Public Lab Research note

Google Summer of Code: Second Evaluations

by rexagod | July 21, 2019 18:23 21 Jul 18:23 | #20223 | #20223

Public Lab: Second Evaluations

Programs must be written for people to read, and only incidentally for machines to execute.

And just like that we've arrived upon the second evaluations! I've had the immense pleasure and opportunity to switch and work between a vast array of issues and projects during the past weeks, which made me realize the importance for a developer to be well-acquainted with a diverse set of tools and expertise in utilizing them to their needs! In this post, I'll throw some light on the different things I've had the pleasure of working on, with due respect to all of my mentors, who made these humongous tasks seem like a cool summer breeze!

Let's get started!

Okay, so other than the regular reviewing and first-timers stuff, I was engaged in the following projects.

Wrote Jest tests for verifying successful fetch attempts for the matcher.js module. These tests run on a virtual page that is setup in the CI's localhost and on a successful exit code, a screenshot of that page is posted back into the respective PR on GitHub via Travis (or whatever CI you're using). A snippet of two of such tests is given below.

describe('Built-in modules', () => {
  beforeAll(async () => {
    await page.goto(``);

  it('corners: all key-points detected', async () => {

  it('matches: all rich matches found', async () => {

Made final changes to the keymapper PR, which has been open for a while now. Getting this one in will allow merging of many of my other PRs that have been around for the same time and require very little or no changes. These are:

Implemented stitcher and projector modules for auto-locating overlays based on their EXIF coordinates and Leaflet UI helpers for graphic renders on overlays, respecively. For more details, see this.

Refactored older tick implementation in the matcher.js library into smaller methods, namely findPoints and findMatchedPoints which would allow for improved code readability and specificity. These methods return all the detected corners, and the overlapping matches between the two images, respectively. findPoints is actually faster by a few hundred milliseconds as compared to findMatchedPoints, since the latter has the computational overhead of running the algorithm to overlap images and find matches among them, which takes more time.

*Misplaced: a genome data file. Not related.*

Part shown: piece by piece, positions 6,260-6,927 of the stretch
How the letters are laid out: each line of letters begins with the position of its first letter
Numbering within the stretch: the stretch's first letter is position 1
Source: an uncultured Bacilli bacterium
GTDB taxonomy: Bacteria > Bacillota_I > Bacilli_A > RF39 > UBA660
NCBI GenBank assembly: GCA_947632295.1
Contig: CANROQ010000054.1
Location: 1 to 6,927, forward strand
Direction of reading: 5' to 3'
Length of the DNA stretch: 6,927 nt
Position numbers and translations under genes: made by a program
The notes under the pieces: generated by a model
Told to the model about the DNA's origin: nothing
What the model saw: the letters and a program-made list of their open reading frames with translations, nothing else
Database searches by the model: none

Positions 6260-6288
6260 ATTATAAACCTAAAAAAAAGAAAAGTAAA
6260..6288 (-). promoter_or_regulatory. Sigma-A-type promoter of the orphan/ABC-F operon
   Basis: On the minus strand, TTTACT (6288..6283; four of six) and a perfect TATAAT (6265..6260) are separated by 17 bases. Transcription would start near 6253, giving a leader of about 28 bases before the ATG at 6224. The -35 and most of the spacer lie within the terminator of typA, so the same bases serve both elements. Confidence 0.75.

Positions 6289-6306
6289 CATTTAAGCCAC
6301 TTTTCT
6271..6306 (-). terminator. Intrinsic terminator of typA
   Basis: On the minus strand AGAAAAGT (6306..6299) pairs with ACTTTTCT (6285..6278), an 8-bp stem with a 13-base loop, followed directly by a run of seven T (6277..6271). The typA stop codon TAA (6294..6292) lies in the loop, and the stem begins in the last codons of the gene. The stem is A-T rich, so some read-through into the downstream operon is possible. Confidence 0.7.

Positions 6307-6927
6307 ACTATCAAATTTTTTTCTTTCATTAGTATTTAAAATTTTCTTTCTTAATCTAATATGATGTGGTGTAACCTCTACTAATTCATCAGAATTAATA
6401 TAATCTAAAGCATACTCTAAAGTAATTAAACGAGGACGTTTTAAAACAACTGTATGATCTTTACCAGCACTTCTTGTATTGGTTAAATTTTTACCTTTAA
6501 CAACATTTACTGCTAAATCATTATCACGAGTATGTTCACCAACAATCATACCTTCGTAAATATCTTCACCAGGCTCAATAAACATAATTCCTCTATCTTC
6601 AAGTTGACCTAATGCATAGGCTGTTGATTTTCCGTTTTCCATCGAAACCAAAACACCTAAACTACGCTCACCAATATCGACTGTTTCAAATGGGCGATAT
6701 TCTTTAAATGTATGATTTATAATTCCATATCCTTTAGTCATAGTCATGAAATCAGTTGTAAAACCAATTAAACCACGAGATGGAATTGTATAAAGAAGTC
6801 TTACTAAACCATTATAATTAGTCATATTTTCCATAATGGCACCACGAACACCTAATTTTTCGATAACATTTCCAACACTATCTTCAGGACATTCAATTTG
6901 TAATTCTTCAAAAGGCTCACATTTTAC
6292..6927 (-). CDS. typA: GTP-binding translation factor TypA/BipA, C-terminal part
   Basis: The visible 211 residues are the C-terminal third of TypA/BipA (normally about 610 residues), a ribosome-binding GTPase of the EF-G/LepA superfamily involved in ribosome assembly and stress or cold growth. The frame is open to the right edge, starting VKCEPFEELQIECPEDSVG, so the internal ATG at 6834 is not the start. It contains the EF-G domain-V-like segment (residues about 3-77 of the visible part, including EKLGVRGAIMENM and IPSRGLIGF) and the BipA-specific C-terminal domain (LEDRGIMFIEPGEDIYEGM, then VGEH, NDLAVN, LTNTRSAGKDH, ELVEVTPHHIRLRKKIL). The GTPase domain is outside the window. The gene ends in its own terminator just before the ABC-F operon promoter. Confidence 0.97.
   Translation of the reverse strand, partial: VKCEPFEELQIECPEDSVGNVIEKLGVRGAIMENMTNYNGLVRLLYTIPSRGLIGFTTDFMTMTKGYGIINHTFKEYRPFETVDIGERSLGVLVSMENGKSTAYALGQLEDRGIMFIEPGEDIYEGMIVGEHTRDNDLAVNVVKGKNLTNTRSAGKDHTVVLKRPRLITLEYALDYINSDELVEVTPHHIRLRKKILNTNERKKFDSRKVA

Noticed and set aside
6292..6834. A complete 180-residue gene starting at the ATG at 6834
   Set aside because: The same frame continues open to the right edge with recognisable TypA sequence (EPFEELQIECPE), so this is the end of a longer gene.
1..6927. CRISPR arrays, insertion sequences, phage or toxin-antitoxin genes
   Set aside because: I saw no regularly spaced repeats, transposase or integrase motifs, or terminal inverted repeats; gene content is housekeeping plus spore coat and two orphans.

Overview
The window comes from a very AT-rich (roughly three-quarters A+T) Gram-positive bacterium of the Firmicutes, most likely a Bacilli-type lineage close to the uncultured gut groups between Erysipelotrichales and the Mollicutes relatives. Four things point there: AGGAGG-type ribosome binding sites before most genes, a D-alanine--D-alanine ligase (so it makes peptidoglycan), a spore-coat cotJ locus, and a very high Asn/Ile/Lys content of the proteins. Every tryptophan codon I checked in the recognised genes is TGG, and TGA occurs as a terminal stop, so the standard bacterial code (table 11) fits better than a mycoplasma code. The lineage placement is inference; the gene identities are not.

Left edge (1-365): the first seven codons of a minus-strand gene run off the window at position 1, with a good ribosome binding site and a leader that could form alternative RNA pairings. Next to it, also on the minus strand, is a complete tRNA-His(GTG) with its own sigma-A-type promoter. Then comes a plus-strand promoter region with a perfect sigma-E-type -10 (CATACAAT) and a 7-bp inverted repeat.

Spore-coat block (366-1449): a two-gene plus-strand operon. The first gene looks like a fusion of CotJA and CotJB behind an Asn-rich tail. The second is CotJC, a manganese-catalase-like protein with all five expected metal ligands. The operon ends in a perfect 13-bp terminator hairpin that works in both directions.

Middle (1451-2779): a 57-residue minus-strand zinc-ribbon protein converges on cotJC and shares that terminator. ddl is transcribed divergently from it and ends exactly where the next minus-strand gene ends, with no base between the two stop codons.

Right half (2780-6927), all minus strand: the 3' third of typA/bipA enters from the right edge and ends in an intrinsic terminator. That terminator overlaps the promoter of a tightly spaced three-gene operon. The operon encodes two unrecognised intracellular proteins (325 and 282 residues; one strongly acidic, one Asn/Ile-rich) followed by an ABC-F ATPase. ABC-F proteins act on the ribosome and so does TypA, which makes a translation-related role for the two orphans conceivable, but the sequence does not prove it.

• Image-sequencer integration of matcher.js

A demonstrative module integration for matcher.js to show beginners and experienced devs the practical steps to follow in order to integrate it into a library. The implementation is in it's final stages, and I'll soon push a PR for the same once my doubt is resolved. I also had the idea of making a matcher.js API that people could straight away pass images and params in, and get points back! Let's see what feedback this gets, which will be essential for its implementation, if it happens.

  • Caching mechanism for matcher.js

Implemented a caching mechanism that allows the algorithm to only run once, that's it! For a bit more detail and interesting insights on the same, read my comment here.

Complex libraries require super simple documentation, which I think the matcher.js library could finally be close to having thanks to @jywarren who constantly guided me along the way! This may not seem much, having to do nothing with code but only docs, but a library is only as good as its documentation, which is indeed critical in a library's overall growth.

  • Simpler constructor and corresponding documentation